MURPHY: OVERTURNING THE AFFORDABLE CARE ACT WOULD BE A HUMANITARIAN DISASTER IN CONNECTICUT

Click here to view video of Murphy’s remarks

HARTFORD—With the Affordable Care Act under attack by the Trump administration’s continued sabotage efforts, U.S. Senator Chris Murphy (D-Conn.), a member of the U.S. Senate Health, Education, Labor and Pensions (HELP) Committee, on Friday held a press conference with health care professionals, community advocates and people with pre-existing conditions to talk about what’s at stake for the over 522,000 people in Connecticut living with pre-existing conditions if the Texas v. United States lawsuit prevails.

On July 9, the Fifth Circuit Court of Appeals heard oral arguments in the Texas v. United States lawsuit to overturn the entire ACA. If successful, this lawsuit would jeopardize the health care of millions of Americans. In June, Murphy offered an amendment to the Lower Health Care Costs Act during the HELP Committee markup requesting that the Trump administration provide information for states and Congress to better understand the potential consequences if the lawsuit prevails. Murphy also published an op-ed in the Hartford Courant on this in July and in Modern Healthcare this week.

“The lawsuit, which relies on a bizarre and innovative legal theory, if successful, would cause the Medicaid expansion and the subsidies for the health care exchanges nationwide to be eliminated overnight. That would be a humanitarian disaster here in Connecticut, if 350,000 people lost their health care overnight,” Murphy said.

“All the rest of the Affordable Care Act would be thrown out as well. So insurance companies can go right back to discriminating against people who were sick. They could require women to once again pay more in their premiums. No longer would there be a requirement that ensures that to keep young adults on their parent's insurance through 26,” Murphy added.

Full transcript of Murphy’s opening remarks are below:

“Good morning. I’m joined here today by several Connecticut residents who are going to talk about the stakes related to the current court fight that may end up with the Affordable Care Act eliminated. You're going to hear in a moment from Judy Tallman, from Dave Leeds, and from Emily Lemiska. They will talk to you a little bit about their own personal experiences struggling with our existing health care system. I'm happy to happy to take questions on other topics as well at the end of our remarks.

“While the focus of the world these days is on the potential impeachment of the President of the United States. Most folks here in Connecticut are still getting up every day trying to figure out how to pay their bills. And we need to remember that there are some really important economic issues that are most important to people here in Connecticut; even as we focus our energy on trying to hold the President of the United States to account.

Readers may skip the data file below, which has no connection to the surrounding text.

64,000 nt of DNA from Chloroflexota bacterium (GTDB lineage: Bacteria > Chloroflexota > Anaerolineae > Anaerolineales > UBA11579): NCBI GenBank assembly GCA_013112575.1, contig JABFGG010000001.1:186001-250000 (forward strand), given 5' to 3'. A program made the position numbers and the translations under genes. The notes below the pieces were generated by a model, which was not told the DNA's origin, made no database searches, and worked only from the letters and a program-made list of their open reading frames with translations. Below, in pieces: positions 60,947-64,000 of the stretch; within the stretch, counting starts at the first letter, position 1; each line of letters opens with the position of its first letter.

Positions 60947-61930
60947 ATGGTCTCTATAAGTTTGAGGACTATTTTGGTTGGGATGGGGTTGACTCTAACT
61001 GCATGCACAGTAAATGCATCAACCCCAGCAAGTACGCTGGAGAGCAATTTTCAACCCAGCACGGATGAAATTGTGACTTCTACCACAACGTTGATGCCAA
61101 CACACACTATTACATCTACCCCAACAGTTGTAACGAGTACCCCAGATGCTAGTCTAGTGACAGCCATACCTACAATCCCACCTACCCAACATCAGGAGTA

“In particular, in early July, a court case was heard in an appellate court that, if successful, would eliminate the entirety of the Affordable Care Act. The Affordable Care Act today, enrolls over 100,000 Connecticut residents in private health care or the health care exchange and over 250,000 Connecticut residents through Medicaid, because of the expansion of that program.

“The lawsuit, which relies on a bizarre and innovative legal theory, if successful, would cause the Medicaid expansion and the subsidies for the health care exchanges nationwide to be eliminated overnight. That would be a humanitarian disaster here in Connecticut, if 350,000 people lost their health care overnight.

“All the rest of the Affordable Care Act would be thrown out as well. So insurance companies can go right back to discriminating against people who were sick. They could require women to once again pay more in their premiums. No longer would there be a requirement that ensures that to keep young adults on their parent's insurance through 26. And my frustration has been that my Republican colleagues in Congress are just boxing their ears and closing their eyes to the potential that the Affordable Care Act is going to be overturned by our court system in a matter of weeks, if not months. My worry is that if this case reaches the Supreme Court, the recent right-wing justices that have been installed there, will be able to cobble together five votes to uphold an appellant decision against the Affordable Care Act.

“And so I wanted to, you know, just once again, underscore the importance of the Affordable Care Act. It is not perfect, it never has been perfect. We should be constantly working to improve it and try to make insurance more affordable for people all throughout this country. But I'm once again here to call on my colleagues in the Senate to come to the table with a contingency plan. What are Republicans in charge of the senate going to do if Texas vs. United States is decided for the Republican plaintiffs? 

“Obviously, the House of Representatives would, you know simply take the step of reinstating the Affordable Care Act and making whatever adjustments were necessary to bring it into legal compliance. The Senate has proper no plan on what to do. So I wanted to be here to once again raise the voices of my constituents so that I can amplify them and bring them back to DC, as we talked about the stakes of Texas for us.

“So with that, let me turn this over to our speakers. First will be Judy Tallman, who works with [Community Health Care Services], then Dave Leeds can talk about his personal experience with his preexisting condition. And then in a similar circumstance, Emily will talk about her health care story as well and the importance of the Affordable Care Act.” 

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